Most Disappointing Player(s): Raymond Felton, Jamal Crawford & Wesley Matthews
Where do I begin with Raymond Felton? I wasn’t too hot on Portland trading bad ass Andre Miller for Felton. The move didn’t really help our problem at the point position and the Blazers didn’t that much younger. What the team did get was a slightly chunky and slow Raymond Felton who wasn’t ready for the shortened season. He became the butt of jokes around Portland for his constant turnovers, many of them stupid, like dribbling the ball off his foot for throwing an alley-oop to no one around the basket. He made Andre Miller look like a pure genius. Fans got sick and tired of “Felton Time,” that time during the course of a game when Ray would seemingly cost the Blazers a winnable game by turning the ball over, or getting worked by an opposing point guard. It got so bad for Portland that it was well known that Felton was available at the trade deadline along with Jamal Crawford. Neither were picked up.
When I found out that Jamal Crawford would sign a two-year deal with during the off season I was excited. A former Sixth Man of the Year and known for just his scoring abilities, I believe that Crawford would be just the right punch off the bench, giving Portland’s second unit some automatic firepower. What transpired was one of Jamal’s most disappointing seasons. Crawford put up season low numbers in points and shooting percentage. Jamal was not the guy Portland was looking for. It got pretty old watching him over dribble the ball, only to chuck up a long three-point shot that hit nothing but the back iron at the end of the shot clock. A few four-point plays and some fancy dribbling were nice, but due to his lack of productivity and his sliding popularity in Portland, it comes as no surprise that Jamal will be testing the waters of free agency.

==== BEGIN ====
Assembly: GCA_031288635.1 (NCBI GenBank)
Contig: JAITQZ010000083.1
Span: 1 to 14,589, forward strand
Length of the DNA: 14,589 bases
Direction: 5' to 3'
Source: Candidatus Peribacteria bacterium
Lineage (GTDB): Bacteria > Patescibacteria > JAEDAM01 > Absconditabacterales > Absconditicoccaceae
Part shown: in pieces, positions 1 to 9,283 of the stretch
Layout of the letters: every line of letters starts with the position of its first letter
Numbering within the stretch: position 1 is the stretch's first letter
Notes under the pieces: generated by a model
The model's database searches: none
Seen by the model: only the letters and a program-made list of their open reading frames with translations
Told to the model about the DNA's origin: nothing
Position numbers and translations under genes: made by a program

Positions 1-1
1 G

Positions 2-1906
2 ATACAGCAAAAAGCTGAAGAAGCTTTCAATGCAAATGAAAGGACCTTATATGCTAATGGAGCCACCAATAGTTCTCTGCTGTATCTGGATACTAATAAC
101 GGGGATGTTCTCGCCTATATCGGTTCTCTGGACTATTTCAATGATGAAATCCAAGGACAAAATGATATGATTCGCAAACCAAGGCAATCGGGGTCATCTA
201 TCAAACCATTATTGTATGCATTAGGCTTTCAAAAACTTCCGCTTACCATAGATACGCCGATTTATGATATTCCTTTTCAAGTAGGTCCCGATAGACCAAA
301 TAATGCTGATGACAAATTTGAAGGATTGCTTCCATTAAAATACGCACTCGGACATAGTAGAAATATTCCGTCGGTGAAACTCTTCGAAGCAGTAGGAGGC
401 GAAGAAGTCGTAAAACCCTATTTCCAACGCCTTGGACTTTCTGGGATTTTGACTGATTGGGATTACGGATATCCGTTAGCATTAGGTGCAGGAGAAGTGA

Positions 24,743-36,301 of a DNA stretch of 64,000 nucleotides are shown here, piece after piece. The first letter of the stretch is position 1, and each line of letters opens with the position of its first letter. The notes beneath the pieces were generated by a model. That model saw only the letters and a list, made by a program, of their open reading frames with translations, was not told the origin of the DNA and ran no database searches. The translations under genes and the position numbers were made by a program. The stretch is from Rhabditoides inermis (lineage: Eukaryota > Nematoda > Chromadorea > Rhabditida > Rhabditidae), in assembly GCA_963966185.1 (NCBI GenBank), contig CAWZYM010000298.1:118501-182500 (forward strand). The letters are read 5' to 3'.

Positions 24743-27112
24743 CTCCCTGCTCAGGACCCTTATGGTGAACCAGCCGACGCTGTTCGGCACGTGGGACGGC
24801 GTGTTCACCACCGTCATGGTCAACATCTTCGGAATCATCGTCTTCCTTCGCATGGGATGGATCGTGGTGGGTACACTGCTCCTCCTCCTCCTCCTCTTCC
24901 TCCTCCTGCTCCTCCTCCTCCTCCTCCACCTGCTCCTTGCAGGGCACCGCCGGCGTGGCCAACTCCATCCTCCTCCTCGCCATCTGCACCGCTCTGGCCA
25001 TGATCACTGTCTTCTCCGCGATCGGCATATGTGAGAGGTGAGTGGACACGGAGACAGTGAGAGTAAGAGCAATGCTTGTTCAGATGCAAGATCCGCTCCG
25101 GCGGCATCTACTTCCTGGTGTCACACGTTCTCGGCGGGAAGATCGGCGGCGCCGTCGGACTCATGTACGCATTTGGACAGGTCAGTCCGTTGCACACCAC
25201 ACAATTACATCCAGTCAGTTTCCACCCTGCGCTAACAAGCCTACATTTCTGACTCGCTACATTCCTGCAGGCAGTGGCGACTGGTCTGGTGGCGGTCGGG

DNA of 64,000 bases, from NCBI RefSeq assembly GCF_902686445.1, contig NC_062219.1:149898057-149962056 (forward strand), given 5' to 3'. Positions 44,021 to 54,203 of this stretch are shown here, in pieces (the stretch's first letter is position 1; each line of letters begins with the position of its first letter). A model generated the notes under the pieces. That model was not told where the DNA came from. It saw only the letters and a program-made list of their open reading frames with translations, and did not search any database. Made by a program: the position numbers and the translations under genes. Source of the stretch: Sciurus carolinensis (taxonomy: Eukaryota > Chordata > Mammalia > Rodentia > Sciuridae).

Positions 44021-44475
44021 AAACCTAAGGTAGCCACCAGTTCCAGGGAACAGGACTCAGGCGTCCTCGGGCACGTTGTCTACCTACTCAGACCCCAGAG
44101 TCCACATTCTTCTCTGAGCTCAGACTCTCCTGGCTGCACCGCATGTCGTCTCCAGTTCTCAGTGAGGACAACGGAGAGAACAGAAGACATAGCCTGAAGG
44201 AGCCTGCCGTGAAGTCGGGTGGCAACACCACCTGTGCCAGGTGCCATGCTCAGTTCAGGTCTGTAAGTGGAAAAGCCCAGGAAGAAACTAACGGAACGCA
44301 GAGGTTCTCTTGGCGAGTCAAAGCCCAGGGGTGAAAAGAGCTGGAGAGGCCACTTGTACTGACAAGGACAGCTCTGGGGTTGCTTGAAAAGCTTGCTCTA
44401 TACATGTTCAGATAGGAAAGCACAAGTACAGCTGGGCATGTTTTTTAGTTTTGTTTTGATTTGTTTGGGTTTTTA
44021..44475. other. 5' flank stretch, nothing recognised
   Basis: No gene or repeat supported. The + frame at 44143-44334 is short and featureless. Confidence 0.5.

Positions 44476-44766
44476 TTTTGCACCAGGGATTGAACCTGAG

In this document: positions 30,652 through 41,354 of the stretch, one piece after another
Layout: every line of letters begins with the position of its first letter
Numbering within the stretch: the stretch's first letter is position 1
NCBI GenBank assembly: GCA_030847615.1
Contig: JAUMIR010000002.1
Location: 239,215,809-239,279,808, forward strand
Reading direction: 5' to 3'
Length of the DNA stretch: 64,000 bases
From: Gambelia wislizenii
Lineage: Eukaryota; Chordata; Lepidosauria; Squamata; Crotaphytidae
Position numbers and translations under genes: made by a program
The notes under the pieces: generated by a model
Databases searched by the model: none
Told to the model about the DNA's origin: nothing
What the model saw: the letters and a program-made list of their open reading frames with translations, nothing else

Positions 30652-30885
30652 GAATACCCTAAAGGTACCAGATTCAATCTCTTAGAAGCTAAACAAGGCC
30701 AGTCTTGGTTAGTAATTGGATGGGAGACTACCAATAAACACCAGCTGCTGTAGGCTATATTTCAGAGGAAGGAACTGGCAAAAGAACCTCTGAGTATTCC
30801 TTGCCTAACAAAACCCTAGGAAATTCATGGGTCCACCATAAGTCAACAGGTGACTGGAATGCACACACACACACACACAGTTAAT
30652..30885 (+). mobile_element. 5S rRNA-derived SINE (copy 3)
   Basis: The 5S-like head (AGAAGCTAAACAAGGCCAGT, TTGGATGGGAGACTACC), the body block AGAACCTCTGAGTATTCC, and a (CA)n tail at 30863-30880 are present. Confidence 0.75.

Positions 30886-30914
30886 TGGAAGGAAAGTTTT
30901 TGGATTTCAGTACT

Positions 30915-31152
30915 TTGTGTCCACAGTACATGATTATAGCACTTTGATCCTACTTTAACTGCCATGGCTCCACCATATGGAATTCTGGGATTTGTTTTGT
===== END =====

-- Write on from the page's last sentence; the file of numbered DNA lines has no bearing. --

I feel bad for including Wesley Matthews here, but this season simply was not a good one for him, and it sure made that five-year, $34 million contract look pretty pricy. Looking lost on offense, Wesley didn’t bring the firepower till very late in the season when nothing really mattered anymore. He constantly looked frustrated, like something was holding him back. His shooting percentage took a nose dive, .449 a year ago down to .416; his three was off as well, .407 to .387. I wouldn’t be surprised that if a good offer were made for Matthews, the Blazers would take it. Who knows what the market will be like for shooting guards, though. Best guess is that Portland hopes for a better season from Wesley in 2012-13
Top Second-Year Player: Luke Babbitt
Luke Babbitt has been an unfortunate inside joke with Blazer fans, known for his time sitting on the bench, appearing in garbage time, and being the only white guy on the team. He got the distinction of being Portland’s designated to-go “Chalupaman” after hitting a three two push the Blazers over 100 points, awarding the Rose Garden crowd free Taco Bell coupons, one memorable evening. After what has become his most famous quote (“It feels good to give the fans free Taco Bell”), Portland fans rooted for Babbitt to shoot from beyond the three-point line every time he touched the ball.
Early in the season Babbitt didn’t see much playing time due to former coach Nate McMillan’s desire to play his veterans and rotation players, and Luke’s production slipped. After McMillan was fired, interim coach Kaleb Canales gave Babbitt a chance to prove himself, and that’s what he did. Babbitt was given plenty of minutes and was welcomed by Portland fans to shoot the ball, and shoot it often. Aside from being deadly downtown, Babbitt grew into more of a skilled player, showing some never-before-seen post moves and floaters, showcasing more of his all-around talents. He has been made fun of plenty, but I am here to announce myself as a Babbitt Believer.